The Ministry of Health (MoH) has confirmed that about 22 hippopotamuses that were found floating on the Shire River in Liwonde in October died due to anthrax.
This follows tests conducted at the Central Veterinary Laboratory, instituted by MoH, whose results indicated that there was Bacillus Anthracis in the hippos’ system, a virus that causes anthrax.
The World health Organisation (WHO) describes anthrax as a disease of herbivorous animals that causes severe infection in humans as a result of contact with contaminated products or animals.
But in a written response on Saturday, MoH spokesperson Joshua Malango said WHO and the United States (US) Centre for Disease Control and Prevention (CDC) are collaborating with MoH to ensure there is no further spread of the disease.
He said: “Deaths of wild animals is a Department of Wildlife issue but all sectors are now working together under the one health approach to control the disease. So yes, the animal deaths are from anthrax. We have the support from the WHO and the US CDC.”
Asked about the hippo deaths on Friday, director of National Parks and Wildlife Brighton Kumchedwa asked for more time to get details as he had been away in Egypt.
But at a press briefing on November 22 in Lilongwe, Kumchedwa said the department suspected climatic factors as one of the major factors causing the deaths.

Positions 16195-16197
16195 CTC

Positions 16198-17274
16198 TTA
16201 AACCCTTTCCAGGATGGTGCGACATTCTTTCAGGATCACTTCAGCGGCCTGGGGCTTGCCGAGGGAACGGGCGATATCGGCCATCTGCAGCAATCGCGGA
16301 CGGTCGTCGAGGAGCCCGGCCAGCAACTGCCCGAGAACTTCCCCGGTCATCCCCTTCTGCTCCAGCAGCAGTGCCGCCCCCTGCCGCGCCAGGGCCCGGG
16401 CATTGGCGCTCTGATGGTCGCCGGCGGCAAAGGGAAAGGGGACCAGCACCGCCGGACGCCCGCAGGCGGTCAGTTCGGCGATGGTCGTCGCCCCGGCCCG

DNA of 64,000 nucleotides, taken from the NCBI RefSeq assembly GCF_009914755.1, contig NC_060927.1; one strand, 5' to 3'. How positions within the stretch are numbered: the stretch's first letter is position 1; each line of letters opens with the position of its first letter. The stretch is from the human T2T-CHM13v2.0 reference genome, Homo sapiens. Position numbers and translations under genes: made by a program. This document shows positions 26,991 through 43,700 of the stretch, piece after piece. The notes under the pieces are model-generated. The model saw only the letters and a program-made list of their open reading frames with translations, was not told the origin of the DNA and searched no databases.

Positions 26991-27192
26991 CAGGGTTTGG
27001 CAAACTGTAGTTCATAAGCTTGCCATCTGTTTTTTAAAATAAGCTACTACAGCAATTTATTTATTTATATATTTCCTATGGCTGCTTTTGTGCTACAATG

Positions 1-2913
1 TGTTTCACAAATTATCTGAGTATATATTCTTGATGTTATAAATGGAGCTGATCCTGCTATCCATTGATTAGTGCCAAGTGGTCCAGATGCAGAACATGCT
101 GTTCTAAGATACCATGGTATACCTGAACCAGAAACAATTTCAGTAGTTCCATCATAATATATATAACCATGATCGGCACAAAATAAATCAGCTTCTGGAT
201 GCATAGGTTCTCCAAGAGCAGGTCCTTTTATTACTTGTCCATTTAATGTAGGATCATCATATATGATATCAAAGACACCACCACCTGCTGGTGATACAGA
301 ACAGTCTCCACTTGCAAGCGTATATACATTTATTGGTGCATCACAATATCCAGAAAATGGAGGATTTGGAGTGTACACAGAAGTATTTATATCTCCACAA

Following the hippo deaths, the Department of Animal Health and Livestock informed MoH, through the Public Health Initiative of Malawi, which then collected samples and sent them to the Central Veterinary Laboratory.
But asked on the threat anthrax poses to human life, a veterinary surgeon and health officer from the Department of Animal Health and Livestock Joseph Nkhoma said: “It is true the disease has been confirmed. There have been a series of technical meetings on the same led by higher authorities. There will be a press conference by the ministries where all issues will be clarified.”.
The hippos have been dying in the upper side of the Shire River all the way to Liwonde Barrage. They started dying mid-September but the first carcasses were seen floating on October 10.
According to WHO, anthrax is transmitted to people who come in contact with infected animals or contaminated animal products and contact with anthrax can cause severe illness in both humans and animals.
However, anthrax is not contagious as it does not get transmitted like colds and flu.